Dr Lako Jada Kwajok, Chairman and C-in-C of the SSDF, NOV/28/2016, SSN;
The struggle for an independent South Sudan was pioneered by the Equatorians as evidenced by the Torit Mutiny on 18 August 1955. Subsequently, the struggle took the shape of a full-blown liberation movement under the leadership of Fr Saturnino Ohure, Aggrey Jadden, Joseph Oduho, Gordon Mortat and Joseph Lagu. Then the South Sudanese were seemingly one people united around one common goal which was getting rid of the Jallaba rule.
The tribal prejudices and inclination to tribalism were kept at a low level. Tribalism was bound to disappear or remain insignificant had we kept the nationalistic approach of the Equatorian leaders.
South Sudanese nationalism was on the rise since the Torit revolt only to be hampered by Alier’s administration following the Addis Ababa Peace Accord, impeded by Garang’s SPLM/SPLA and totally derailed by Kiir’s regime, thanks to the Jieng Council of Elders (JCE).
South Sudan would have been in a better place by now had the government put the people’s business as its top priority. Instead, it pursued a policy that lacked impartiality, favouring the interests of one ethnicity (the Jieng) and pitting communities against each other.
The Juba massacre of the Nuer civilians on 15/12/2013 was a mortal blow to the South Sudanese nationalism. The Equatorians, the Chollo and the people of Western Bahr Ghazal were subjected to atrocities and heinous crimes as well. The regime has destroyed the social fabric of the country.
Now there is a great concern among the Equatorians and the international community as well that the government in Juba is preparing to commit genocide. Many human rights organisations have sounded the alarm bell and most important was the statement of Adama Dieng, the UN Special Advisor on Prevention of Genocide on the 11/11/2016. Mr Dieng confirmed that all the ingredients for genocide, do exist in Equatoria at present. He has urged the international community to move fast to avert a catastrophe.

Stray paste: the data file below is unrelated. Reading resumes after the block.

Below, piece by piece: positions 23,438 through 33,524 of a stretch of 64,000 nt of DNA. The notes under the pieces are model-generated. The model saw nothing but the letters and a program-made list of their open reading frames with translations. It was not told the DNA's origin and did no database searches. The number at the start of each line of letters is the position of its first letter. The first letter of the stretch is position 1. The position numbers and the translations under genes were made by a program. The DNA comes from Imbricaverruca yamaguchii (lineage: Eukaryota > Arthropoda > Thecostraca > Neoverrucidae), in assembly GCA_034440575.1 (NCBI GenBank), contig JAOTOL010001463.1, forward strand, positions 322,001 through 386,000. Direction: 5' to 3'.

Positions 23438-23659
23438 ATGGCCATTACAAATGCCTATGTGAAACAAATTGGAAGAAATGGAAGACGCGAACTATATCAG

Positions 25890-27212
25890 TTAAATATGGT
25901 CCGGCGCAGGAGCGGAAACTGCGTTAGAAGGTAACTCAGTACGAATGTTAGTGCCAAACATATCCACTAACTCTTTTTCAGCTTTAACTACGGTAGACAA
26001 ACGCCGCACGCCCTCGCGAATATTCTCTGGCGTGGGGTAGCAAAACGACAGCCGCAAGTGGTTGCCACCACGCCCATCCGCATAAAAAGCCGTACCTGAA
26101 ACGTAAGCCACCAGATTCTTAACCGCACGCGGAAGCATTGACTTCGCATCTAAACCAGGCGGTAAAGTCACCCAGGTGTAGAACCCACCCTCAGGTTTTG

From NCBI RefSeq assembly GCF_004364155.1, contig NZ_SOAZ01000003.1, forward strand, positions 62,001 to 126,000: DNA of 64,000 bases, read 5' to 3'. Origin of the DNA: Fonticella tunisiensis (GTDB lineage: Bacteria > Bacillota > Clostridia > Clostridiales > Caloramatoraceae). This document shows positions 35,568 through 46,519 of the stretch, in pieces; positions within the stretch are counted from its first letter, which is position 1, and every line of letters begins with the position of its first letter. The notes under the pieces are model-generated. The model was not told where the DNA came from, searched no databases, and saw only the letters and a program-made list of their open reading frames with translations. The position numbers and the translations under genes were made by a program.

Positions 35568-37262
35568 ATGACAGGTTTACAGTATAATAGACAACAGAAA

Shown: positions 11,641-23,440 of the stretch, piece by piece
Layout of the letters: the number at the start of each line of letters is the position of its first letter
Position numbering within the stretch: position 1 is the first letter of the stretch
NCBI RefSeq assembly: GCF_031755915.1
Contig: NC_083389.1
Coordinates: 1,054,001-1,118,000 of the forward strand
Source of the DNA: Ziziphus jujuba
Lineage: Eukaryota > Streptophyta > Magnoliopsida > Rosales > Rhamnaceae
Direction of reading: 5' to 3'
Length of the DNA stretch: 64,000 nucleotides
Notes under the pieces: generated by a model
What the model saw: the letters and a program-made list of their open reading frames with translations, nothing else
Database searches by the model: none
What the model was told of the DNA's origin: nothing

It’s clear that there is no such thing as South Sudanese nationalism at present. You will be deceiving yourself if you think the contrary. However, the SSDF believes that Equatoria is already a nation. South Sudan is not yet a nation but has got the potential to become one.
There is peaceful coexistence among the Equatorian communities despite diverse ethnicities. They have developed a unique common language (Arabi Juba) which is spoken all over Equatoria and beyond. They have a common psychological make-up or culture.
When you add to the above the fact that they come from a territory with well-defined boundaries, then the conclusion is that a nation is in existence. There is no ambiguity here, but many Equatorians seem to lack awareness of this fact just because they never gave it a thought.
There are reasons to believe that the JCE and some among the Jieng elites knew it and are working day and night to see it unravelling. It’s not a coincidence that the name Equatoria has been removed and never featured in the newly created 28 states.
We have seen the attempts to avoid using the name Equatoria and the increasing tendency to address the Equatorians individually according to their respective tribes. An undeclared war is being waged against Arabi Juba to stop it from spreading all over South Sudan. These desperate acts would come to no avail.